SINCE Islamic State-inspired militants laid siege to the southern Philippine city of Marawi earlier this year, the terrorism threat to Southeast Asia has reached its highest level since the turn of the century.
The dual risk of online radicalisation inspiring home-grown jihadis, alongside IS fighters returning from Marawi, Syria and Iraq to launch attacks on their native countries, has provoked widespread concern in Southeast Asia’s two largest Muslim-majority states, Indonesia and Malaysia.
Yet the wealthy city-state of Singapore – nestled between its two larger neighbours – is also on a state of heightened alert. Despite a series of Islamic State attacks which have slipped through the net across the region in the last two years, Singapore has so-far avoided suffering the same fate.
Singapore’s military and law enforcement authorities have staged a series of high-profile counter-terror drills in recent months, and have announced the deployment of rapid-reaction teams over the holiday period to reassure the public. But just how prepared is Singapore to combat the threat?
In June, the government released its first annual Terrorism Threat Assessment Report. It confirmed the terror threat to Singapore is at its ‘‘highest level in recent years’’ given the widening global reach of the Islamic State group; especially in light of its brazen attempt to branch out into Southeast Asia.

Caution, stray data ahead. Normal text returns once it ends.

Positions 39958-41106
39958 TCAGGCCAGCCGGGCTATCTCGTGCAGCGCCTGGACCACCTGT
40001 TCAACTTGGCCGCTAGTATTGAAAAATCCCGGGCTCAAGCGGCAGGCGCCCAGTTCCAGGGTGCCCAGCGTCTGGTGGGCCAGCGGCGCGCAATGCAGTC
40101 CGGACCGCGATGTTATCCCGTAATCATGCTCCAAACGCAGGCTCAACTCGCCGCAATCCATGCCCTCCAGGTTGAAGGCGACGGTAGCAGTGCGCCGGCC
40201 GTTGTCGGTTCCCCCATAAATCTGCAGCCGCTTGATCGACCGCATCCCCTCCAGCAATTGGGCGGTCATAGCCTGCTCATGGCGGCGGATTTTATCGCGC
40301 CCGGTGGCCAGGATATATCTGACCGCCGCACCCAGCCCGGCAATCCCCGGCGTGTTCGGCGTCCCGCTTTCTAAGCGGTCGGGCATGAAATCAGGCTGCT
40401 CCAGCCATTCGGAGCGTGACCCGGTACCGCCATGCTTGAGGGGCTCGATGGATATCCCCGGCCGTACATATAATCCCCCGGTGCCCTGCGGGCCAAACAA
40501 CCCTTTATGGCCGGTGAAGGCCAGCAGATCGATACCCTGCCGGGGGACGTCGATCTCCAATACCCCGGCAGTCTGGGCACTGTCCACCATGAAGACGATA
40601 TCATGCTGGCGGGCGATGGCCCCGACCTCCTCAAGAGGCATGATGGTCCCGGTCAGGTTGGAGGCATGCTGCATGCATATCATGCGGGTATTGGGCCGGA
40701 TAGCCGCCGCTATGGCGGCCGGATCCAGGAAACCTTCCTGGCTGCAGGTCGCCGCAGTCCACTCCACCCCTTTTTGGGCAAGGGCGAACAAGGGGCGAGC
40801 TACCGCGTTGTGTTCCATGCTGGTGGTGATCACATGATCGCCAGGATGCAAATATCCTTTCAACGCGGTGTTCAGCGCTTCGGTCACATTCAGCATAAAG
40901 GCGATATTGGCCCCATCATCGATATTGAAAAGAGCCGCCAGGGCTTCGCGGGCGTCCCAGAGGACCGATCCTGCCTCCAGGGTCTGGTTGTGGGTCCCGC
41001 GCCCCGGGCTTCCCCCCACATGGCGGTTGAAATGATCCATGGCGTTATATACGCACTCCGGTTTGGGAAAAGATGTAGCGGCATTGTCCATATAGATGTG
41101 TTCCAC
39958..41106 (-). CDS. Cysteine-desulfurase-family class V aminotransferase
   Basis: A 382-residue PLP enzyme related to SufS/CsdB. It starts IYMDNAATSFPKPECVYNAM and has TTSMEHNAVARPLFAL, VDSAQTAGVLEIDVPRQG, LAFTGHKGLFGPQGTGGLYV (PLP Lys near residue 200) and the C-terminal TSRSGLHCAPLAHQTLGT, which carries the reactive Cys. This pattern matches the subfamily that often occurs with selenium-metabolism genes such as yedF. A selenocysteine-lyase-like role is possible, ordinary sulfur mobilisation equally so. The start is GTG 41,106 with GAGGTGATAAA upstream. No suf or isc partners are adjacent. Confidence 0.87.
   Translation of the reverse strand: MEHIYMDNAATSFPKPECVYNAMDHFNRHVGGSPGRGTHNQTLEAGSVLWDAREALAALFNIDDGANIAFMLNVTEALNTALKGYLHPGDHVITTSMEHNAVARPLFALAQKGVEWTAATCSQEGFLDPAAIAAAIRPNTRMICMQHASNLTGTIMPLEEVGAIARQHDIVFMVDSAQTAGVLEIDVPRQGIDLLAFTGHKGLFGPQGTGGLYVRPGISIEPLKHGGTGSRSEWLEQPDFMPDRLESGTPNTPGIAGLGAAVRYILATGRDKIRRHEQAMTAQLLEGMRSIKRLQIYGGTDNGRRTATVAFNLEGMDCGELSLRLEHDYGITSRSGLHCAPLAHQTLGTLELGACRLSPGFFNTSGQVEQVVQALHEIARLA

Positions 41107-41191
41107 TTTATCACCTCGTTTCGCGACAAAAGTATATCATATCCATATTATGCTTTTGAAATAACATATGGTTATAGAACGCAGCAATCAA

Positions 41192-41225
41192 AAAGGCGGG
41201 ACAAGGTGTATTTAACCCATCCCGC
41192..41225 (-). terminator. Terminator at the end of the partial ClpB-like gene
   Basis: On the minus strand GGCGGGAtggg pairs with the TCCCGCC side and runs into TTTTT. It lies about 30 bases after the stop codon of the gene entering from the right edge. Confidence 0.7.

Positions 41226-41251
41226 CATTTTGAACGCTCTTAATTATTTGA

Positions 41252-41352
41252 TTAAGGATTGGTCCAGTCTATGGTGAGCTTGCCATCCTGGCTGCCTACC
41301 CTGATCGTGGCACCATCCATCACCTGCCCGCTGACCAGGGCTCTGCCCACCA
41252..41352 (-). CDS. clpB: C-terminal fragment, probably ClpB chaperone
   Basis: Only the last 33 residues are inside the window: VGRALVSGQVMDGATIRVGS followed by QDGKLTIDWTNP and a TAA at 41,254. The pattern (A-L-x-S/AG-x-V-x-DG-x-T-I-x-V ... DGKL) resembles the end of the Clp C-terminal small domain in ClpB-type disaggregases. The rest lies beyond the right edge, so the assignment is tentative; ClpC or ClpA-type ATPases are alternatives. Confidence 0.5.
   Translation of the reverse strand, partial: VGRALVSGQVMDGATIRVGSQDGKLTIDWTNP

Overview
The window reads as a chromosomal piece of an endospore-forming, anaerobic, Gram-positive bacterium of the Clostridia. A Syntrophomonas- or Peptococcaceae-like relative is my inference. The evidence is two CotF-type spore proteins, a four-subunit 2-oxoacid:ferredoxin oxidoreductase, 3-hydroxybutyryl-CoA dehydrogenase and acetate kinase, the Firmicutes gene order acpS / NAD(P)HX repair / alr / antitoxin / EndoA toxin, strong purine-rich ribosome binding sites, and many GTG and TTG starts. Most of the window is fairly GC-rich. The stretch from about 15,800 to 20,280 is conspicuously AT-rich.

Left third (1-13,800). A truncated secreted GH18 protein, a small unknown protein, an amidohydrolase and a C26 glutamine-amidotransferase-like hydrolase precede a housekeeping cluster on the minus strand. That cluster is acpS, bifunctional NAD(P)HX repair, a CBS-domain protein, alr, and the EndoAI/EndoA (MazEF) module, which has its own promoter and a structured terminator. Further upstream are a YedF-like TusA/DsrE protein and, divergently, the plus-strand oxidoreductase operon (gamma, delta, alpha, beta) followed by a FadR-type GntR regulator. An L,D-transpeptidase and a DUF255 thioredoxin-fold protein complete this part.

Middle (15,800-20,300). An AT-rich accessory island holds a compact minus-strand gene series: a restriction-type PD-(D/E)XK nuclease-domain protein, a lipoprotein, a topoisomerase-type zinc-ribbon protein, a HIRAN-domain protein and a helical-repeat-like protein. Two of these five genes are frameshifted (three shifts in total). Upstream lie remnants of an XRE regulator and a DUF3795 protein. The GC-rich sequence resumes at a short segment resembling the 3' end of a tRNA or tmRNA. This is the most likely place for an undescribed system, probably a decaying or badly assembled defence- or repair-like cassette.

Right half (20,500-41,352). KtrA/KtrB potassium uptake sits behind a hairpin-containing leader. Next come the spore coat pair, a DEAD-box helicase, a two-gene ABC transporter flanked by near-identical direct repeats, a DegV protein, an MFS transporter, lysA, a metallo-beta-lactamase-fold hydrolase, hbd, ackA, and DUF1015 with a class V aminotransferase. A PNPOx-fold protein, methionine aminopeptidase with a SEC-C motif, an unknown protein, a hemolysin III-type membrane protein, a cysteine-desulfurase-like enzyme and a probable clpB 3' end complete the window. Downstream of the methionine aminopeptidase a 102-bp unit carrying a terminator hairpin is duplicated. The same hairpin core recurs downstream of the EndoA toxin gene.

The report highlighted the risk of fighters returning from Marawi, and noted the increasing number of terror arrests and disrupted Islamist plots across the region. Malaysian police disrupted seven plots and made 119 arrests last year, in comparison to just four plots and 85 arrests in 2015. Indonesian authorities disrupted 15 plots and arrested 150 militants, compared to only nine plots and 65 arrests the previous year. The figures suggest a sharp rise in regional militant activity.
Meanwhile in September, IS’s Al-Hayat media centre released a propaganda video featuring a Singaporean jihadist based in Syria – Megat Shahdan Abdul Samad – urging jihadist sympathisers in Southeast Asia to join the struggle in Marawi or launch attacks in their home countries. The video raised alarm in Singapore, acting as evidence that the city-state is now firmly in the sights of extremists.